Abstract Details

Shaping Immersive Worlds: Framing Design-based Research As A Methodology For Investigating The Development Of Immersive Virtual Environments For Game-based Learning

Research question:

How can a design-based research (DBR) methodology best inform the development of virtual reality (VR) environments for game-based learning?

Main Issue:

As this paper will demonstrate design-based research (DBR) is an important research methodology for the investigation of the effects of immersive virtual environments on learning. This paper aims to: give an overview of how VR and game-based learning interventions have evolved to date, followed by an explanation of DBR methodology and finally a framework of how DBR has is being utilized in a GaeltechVR: An immersive virtual environment to investigate Irish language learning.

Virtual reality is easier to define by its goal rather than by a description of the qualities it can contain. The aim of virtual reality is to evoke a sense of presence in the user using the immersive aspects of the system(Slater and Wilbur, 1997). Presence is a theoretical concept under much debate in the literature with no one unifying description of its definition. There is consensus that it is a subjective experience linked to ”a sense of being there”. (IJsselsteijn et al., 2000; Riva, Waterworth and Waterworth, 2004; Mikropoulos, 2006; Cummings and Bailenson, 2016)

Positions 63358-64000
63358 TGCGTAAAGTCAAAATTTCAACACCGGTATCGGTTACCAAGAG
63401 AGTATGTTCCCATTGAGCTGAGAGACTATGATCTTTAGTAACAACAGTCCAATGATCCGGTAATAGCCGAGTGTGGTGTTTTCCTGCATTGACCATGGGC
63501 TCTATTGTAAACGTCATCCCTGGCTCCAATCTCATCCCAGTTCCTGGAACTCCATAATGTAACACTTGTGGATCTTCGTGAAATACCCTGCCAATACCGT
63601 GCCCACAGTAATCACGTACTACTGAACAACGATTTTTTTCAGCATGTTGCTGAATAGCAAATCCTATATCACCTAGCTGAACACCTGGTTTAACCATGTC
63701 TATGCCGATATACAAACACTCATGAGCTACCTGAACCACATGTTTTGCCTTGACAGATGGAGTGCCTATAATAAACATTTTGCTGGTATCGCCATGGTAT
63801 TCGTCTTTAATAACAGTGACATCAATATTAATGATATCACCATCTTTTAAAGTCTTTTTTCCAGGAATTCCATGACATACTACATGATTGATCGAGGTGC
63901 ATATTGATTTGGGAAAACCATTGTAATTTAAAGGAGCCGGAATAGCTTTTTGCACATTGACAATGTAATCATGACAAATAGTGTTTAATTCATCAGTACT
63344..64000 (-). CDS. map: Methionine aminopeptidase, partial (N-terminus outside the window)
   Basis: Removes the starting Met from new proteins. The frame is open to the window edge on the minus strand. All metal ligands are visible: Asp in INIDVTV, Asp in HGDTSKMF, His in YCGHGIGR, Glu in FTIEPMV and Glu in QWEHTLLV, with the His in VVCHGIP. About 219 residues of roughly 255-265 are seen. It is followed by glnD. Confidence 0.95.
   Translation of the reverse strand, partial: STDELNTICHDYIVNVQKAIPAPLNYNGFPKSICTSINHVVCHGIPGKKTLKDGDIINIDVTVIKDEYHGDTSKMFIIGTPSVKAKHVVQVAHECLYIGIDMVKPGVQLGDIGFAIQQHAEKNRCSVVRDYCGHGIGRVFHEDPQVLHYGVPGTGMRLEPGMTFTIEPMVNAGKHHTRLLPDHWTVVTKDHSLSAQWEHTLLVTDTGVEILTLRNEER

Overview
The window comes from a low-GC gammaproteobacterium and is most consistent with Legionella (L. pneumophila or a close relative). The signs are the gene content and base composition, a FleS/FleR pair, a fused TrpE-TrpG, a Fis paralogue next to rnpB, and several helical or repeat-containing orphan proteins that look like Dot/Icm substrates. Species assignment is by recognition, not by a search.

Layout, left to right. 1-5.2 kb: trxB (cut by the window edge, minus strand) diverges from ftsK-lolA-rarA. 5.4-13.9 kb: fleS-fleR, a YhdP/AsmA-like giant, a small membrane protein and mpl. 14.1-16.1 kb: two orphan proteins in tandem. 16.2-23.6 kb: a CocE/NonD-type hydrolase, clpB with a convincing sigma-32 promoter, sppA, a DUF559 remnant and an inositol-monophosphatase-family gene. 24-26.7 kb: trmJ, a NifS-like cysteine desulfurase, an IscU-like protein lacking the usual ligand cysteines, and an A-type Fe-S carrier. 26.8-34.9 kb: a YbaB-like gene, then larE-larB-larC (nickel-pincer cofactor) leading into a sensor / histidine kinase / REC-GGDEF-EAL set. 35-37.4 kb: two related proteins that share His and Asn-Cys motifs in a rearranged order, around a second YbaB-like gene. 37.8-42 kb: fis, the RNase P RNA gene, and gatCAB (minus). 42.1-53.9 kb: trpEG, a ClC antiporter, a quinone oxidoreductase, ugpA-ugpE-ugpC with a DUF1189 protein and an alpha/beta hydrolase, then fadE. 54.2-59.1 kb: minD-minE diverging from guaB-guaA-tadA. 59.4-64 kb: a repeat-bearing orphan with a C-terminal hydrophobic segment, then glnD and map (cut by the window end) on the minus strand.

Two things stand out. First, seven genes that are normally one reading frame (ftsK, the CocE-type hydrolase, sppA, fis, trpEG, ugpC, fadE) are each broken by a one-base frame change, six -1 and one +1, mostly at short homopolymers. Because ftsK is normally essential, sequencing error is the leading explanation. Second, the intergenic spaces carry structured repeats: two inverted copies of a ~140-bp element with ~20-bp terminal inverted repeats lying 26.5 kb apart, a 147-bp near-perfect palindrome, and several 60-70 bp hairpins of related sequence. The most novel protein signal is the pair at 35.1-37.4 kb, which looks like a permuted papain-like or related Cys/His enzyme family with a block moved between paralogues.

The main area the virtual reality (VR) research community has been interested in investigating and analysing is the unique aspects of the technology with some promising results into the nature of immersion and presence (Witmer and Singer, 1998; Slater, 2009). In an academic context, this research stretches back to the early 1960s (Freina and OTT, 2015) with a revival of interest in the 1990s (Slater and Wilbur, 1997). The current generation of VR technology has renewed interest and promise in the field. The VIVE and Oculus Rift along with the Microsoft range of VR headsets have revolutionised the cost and the portability of the technology which has led to a third phase of interest in the field. This phase of activity is particularly promising as the software to develop immersive worlds and contexts has become realisable with the low barrier to entry and high performing 3d game engines such as Unity3d and Unreal.

This has led to VR research ongoing in the area of clinical and experimental psychology, for example the investigation into the effects of VR for treating anxiety and phobias (Wrzesien et al., 2015; Wiederhold et al., 2016). Research on the effects of VR for educational purposes is still in its infancy.